Celebrating and Taking a Closer Look at Nina Simone

I don’t take this article lightly, because this is a commentary on an incredible woman who lived a very tumultuous life, during very difficult times. I just finished watching the Nina Simone documentary “What happened, Nina Simone?” and it would be hard not to make a commentary after watching such a heartbreaking documentary of the although at times wildly happy, often anguished difficult life of such an incredible musical genius. The documentary makes us ask ourselves if the world ever really lets us be who we truly are, and states how Nina Simone was a woman who DID dare to live her life with more honesty than most of people would ever dream of.

Nina Simone grew up playing the piano: classical piano. Her first true goal was to be the first black classical pianist, and someday get to play at Carnegie Hall. It wasn’t until she was rejected by her college of choice for entry to their classical piano program, that she felt her first strong blow of racism. That was the moment she  realized she would have to change arenas in which she was playing music. That was when she began switching to styles of blues, and jazz music, and adding her own personal music flavorings.


She started off playing gigs on piano, but still didn’t sing. After landing her first constant gig, she was shortly told after that if she didn’t sing, she would be replaced. She was making more money than she had ever seen in her life before, so Nina Simone started to do just that.

She would later on get married to a man would stop his own career to start managing Nina’s career. Their marriage was an extremely tumultuous one, which sadly also turned into a violent and abusive one for Nina Simone, as the pressure from her husband to work on her career, and his physical abuse towards began to drain on her soul. They also had a daughter among the years of hardship, who often found herself in the middle of their fighting, sometimes quite literally.


Nina Simone became very active in the Civil Rights Movement, becoming close with all the head spokesmen and women of the movement including Martin Luther King, Malcolm X,  James Baldwin and many others.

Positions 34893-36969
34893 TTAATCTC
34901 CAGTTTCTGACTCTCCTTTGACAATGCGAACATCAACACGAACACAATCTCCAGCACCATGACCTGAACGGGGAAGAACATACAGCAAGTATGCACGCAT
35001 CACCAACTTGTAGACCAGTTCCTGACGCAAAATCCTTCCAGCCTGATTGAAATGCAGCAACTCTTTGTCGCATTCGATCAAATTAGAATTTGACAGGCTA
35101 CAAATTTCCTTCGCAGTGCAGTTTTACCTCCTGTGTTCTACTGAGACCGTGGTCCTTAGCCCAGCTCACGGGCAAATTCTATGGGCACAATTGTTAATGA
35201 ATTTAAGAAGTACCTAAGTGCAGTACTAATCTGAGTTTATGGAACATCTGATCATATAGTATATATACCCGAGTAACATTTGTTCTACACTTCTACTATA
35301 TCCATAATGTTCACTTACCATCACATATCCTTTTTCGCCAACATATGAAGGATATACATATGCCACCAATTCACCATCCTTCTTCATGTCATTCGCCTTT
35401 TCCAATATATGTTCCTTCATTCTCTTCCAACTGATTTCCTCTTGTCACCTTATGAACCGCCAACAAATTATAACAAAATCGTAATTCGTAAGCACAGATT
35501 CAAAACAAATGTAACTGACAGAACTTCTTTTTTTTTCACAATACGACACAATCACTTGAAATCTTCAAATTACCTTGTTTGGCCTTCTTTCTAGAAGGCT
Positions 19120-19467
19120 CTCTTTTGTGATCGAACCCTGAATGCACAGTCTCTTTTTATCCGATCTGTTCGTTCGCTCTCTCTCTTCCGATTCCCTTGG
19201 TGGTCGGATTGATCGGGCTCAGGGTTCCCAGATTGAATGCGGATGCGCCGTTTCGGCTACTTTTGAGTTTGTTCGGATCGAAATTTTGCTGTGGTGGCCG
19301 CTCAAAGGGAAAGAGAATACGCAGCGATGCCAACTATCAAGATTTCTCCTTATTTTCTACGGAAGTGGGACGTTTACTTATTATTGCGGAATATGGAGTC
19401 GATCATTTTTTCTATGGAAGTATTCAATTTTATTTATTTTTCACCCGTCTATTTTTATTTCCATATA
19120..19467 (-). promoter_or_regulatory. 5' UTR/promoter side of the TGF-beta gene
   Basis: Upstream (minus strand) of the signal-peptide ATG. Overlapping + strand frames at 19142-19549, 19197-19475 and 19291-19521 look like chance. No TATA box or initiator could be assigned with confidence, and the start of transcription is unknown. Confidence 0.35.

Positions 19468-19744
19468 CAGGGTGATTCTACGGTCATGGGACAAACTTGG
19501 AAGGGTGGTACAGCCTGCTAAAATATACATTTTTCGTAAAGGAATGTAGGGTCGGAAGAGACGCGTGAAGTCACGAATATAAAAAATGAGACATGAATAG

Unfortunately as her concerts and song repertoire became more political, her career became less successful. She sometimes watched other female singers like Aretha Franklin, and Gladys Knight and wished to perform in the venues of higher stature, but her ferocious involvement in Civil Rights made concert promoters wonder if her performances had merely become political commentary, and she thus began to be limited in performance venue opportunities.


After a massive church bombing happened in Mississippi, she wrote the song “Mississippi, Goddamn!” It was her intentionally very angry response to the murder of Medgar Evers in Mississippi; and the 16th Street Baptist Church bombing in Birmingham, Alabama, killing four black children. Her song was vastly rejected by mainstream radio stations and by large groups of people. But for Nina, “Mississippi, Goddamn!” was one of the first songs where she felt she was finally talking about what WANTED to be talking about. It was one of the tunes that launched her into the Civil Rights Movement and along with “Black, Young, and Gifted,” became one of the most popular protest songs. Here a video of the song:

I won’t give the whole movie away, because it is truly worth watching on your own. The movie speaks a lot about American history, marital hardships and its affects on families and children, and of course about songwriting and how and from where all of her incredible masterpieces were birthed.


While being in the thick of her days in the Civil Rights Movement, Nina Simone is interviewed and heard saying the most valuable and important words. She says:

“I choose to reflect the times and the situations in which I find myself. That to me is my duty……
How can you be an artist and not reflect the times?!”

Amen to that! I have always believed that artists hold a great amount of power and RESPONSIBILITY. If you have a platform where thousands or even millions of people are going to listen to and care about what you say, why not say something important that will help create change and influence things positively? Even if you do not want to write songs with political lyrics, you can choose to be outspoken about things you believe in off stage instead. Nina left us in 2003, but her music, her activism and her energy will stay with us for years and years to come. Thank you Nina for sharing so much with us.



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